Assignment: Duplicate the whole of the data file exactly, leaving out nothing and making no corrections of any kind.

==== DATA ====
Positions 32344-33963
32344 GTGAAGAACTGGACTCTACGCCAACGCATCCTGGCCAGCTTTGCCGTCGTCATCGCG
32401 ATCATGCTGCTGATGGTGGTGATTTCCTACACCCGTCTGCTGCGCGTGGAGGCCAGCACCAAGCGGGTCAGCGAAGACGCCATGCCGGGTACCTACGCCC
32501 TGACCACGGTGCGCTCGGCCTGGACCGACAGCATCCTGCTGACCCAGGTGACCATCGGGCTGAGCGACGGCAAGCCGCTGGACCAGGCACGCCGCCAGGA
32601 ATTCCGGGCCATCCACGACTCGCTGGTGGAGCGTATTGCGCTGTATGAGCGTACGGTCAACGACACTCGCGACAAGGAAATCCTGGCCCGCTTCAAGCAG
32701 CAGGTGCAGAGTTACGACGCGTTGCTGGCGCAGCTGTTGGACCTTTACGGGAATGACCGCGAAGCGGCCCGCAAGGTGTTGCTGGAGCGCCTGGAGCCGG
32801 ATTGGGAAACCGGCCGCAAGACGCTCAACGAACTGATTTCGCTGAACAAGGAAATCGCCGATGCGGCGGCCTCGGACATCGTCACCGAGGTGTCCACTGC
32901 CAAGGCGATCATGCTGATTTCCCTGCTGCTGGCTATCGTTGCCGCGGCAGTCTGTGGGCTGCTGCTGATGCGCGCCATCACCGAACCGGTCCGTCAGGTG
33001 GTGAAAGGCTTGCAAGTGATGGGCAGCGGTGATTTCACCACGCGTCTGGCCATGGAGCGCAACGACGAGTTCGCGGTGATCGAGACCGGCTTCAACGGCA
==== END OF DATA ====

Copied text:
Positions 32344-33963
32344 GTGAAGAACTGGACTCTACGCCAACGCATCCTGGCCAGCTTTGCCGTCGTCATCGCG
32401 ATCATGCTGCTGATGGTGGTGATTTCCTACACCCGTCTGCTGCGCGTGGAGGCCAGCACCAAGCGGGTCAGCGAAGACGCCATGCCGGGTACCTACGCCC
32501 TGACCACGGTGCGCTCGGCCTGGACCGACAGCATCCTGCTGACCCAGGTGACCATCGGGCTGAGCGACGGCAAGCCGCTGGACCAGGCACGCCGCCAGGA
32601 ATTCCGGGCCATCCACGACTCGCTGGTGGAGCGTATTGCGCTGTATGAGCGTACGGTCAACGACACTCGCGACAAGGAAATCCTGGCCCGCTTCAAGCAG
32701 CAGGTGCAGAGTTACGACGCGTTGCTGGCGCAGCTGTTGGACCTTTACGGGAATGACCGCGAAGCGGCCCGCAAGGTGTTGCTGGAGCGCCTGGAGCCGG
32801 ATTGGGAAACCGGCCGCAAGACGCTCAACGAACTGATTTCGCTGAACAAGGAAATCGCCGATGCGGCGGCCTCGGACATCGTCACCGAGGTGTCCACTGC
32901 CAAGGCGATCATGCTGATTTCCCTGCTGCTGGCTATCGTTGCCGCGGCAGTCTGTGGGCTGCTGCTGATGCGCGCCATCACCGAACCGGTCCGTCAGGTG
33001 GTGAAAGGCTTGCAAGTGATGGGCAGCGGTGATTTCACCACGCGTCTGGCCATGGAGCGCAACGACGAGTTCGCGGTGATCGAGACCGGCTTCAACGGCA